Regulation on cross-border payments in euros to apply from 1 July 2002: frequently asked questions
European Commission - MEMO/02/154 27/06/2002
Brussels, 27 June 2002
Regulation on cross-border payments in euros to apply from 1 July 2002: frequently asked questions
(see also IP/02/941)
Which means of payment are covered, and from when?
Card payments (either face-to-face or remote) at retail outlets and withdrawals at cash points of up to €12 500 are covered from 1 July 2002, and transfers of up to €12 500 from 1 July 2003. The principle of equal charges does not apply to cheques.
There are three types of requirement in the Regulation ((EC) No 2560/2001):
Why 1 July?
The Regulation was proposed by the Commission on 25 July 2001. It was adopted after two readings by Parliament and the Council in less than six months, the procedure having been completed on 19 December 2001. Such rapid adoption for a legislative instrument subject to the codecision procedure is quite exceptional: the work had to be completed in time for the introduction of euro notes and coins.
But the Regulation could not be made to apply from 1 January 2002, chiefly because of the need to modify tariffs and computer systems. All the banks were focusing their efforts on the task of introducing notes and coins and a six-month deferral avoided diverting their attention from that process.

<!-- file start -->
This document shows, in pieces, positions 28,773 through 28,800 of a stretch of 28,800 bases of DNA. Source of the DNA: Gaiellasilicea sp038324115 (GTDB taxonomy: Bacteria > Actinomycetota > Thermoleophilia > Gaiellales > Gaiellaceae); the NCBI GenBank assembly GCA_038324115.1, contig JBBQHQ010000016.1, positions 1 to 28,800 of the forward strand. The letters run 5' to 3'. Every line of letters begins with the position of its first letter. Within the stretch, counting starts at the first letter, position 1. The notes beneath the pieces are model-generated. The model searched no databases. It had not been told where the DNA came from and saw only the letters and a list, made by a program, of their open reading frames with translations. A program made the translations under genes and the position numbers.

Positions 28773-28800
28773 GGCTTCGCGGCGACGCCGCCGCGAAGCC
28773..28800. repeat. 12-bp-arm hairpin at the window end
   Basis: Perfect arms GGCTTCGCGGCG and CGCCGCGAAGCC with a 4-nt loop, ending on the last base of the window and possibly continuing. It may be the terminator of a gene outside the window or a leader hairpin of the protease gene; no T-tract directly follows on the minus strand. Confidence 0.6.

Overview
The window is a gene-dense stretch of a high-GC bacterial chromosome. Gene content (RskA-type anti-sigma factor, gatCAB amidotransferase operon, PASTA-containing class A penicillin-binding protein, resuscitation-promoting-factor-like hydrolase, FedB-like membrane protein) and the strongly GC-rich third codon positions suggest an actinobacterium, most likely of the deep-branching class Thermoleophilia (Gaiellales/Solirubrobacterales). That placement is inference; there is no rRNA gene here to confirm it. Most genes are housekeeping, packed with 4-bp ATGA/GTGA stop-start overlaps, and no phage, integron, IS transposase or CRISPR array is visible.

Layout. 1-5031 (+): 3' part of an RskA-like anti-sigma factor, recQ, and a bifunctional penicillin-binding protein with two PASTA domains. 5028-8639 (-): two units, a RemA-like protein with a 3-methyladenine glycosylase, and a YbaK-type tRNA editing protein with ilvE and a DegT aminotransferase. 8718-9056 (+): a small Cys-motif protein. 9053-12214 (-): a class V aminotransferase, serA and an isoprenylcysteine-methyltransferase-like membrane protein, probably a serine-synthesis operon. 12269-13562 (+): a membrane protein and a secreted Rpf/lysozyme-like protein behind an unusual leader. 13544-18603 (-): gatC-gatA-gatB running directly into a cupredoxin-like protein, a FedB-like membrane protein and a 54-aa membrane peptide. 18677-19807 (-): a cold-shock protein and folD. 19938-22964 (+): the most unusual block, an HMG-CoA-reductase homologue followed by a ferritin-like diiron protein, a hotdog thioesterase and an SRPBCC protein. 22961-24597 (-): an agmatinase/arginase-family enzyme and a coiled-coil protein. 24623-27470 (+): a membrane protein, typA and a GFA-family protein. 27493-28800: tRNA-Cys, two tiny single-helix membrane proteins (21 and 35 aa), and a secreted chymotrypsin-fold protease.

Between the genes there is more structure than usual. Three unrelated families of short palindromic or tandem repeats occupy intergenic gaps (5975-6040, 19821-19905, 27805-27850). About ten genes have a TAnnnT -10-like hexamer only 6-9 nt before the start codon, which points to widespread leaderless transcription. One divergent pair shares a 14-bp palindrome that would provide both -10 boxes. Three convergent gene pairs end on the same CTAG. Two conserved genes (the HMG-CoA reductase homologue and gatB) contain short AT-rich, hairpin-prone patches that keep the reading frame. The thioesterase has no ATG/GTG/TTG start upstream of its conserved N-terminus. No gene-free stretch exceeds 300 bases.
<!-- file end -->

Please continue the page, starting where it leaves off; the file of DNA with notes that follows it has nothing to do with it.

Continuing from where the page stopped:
What are the sanctions for non-compliance?
Article 7 states that "compliance with this Regulation shall be guaranteed by effective, proportionate and deterrent sanctions".
Such sanctions are the responsibility of each Member State. This is one of the principles of Community law: each Member State must see to it that infringements of Community law are dealt with in the same way as breaches of national law. The EC Court of Justice recently recalled this principle (judgment of 18 October 2001 in Case C-354/99). At a meeting held in Brussels on 26 June, the Commission invited the national administrations to report on sanctions set in place in their countries.
How should cardholders react if they notice a difference in charges?
Consumers receive a statement indicating the charges applied in respect of each transaction. If they notice that higher charges have been applied to cross-border transactions, they should take the following action:
Consumer associations can also provide valuable assistance, in particular by providing the names and addresses of the competent national authorities.
Why does the Regulation cover the entire territory of the Union although it applies to payments in euros? Shouldn't it have been limited to the euro area only?
The Regulation applies to all payments in euros within the single market because citizens and businesses can and will use the euro even if they are not based inside the euro area. The Regulation therefore applies throughout the Union in order to facilitate the establishment of a single EU payments area.
How does the Regulation apply to transactions with Member States outside the euro area?
A Belgian consumer who withdraws euros from a cash point in France will pay the same charges as for a withdrawal in Belgium. The charges will be debited from his account in Belgium. He will, on the other hand, pay different charges if he withdraws sterling from a cash point in the UK because a foreign exchange transaction is involved.
Doesn't the Regulation interfere with prices and therefore the banks' commercial policy?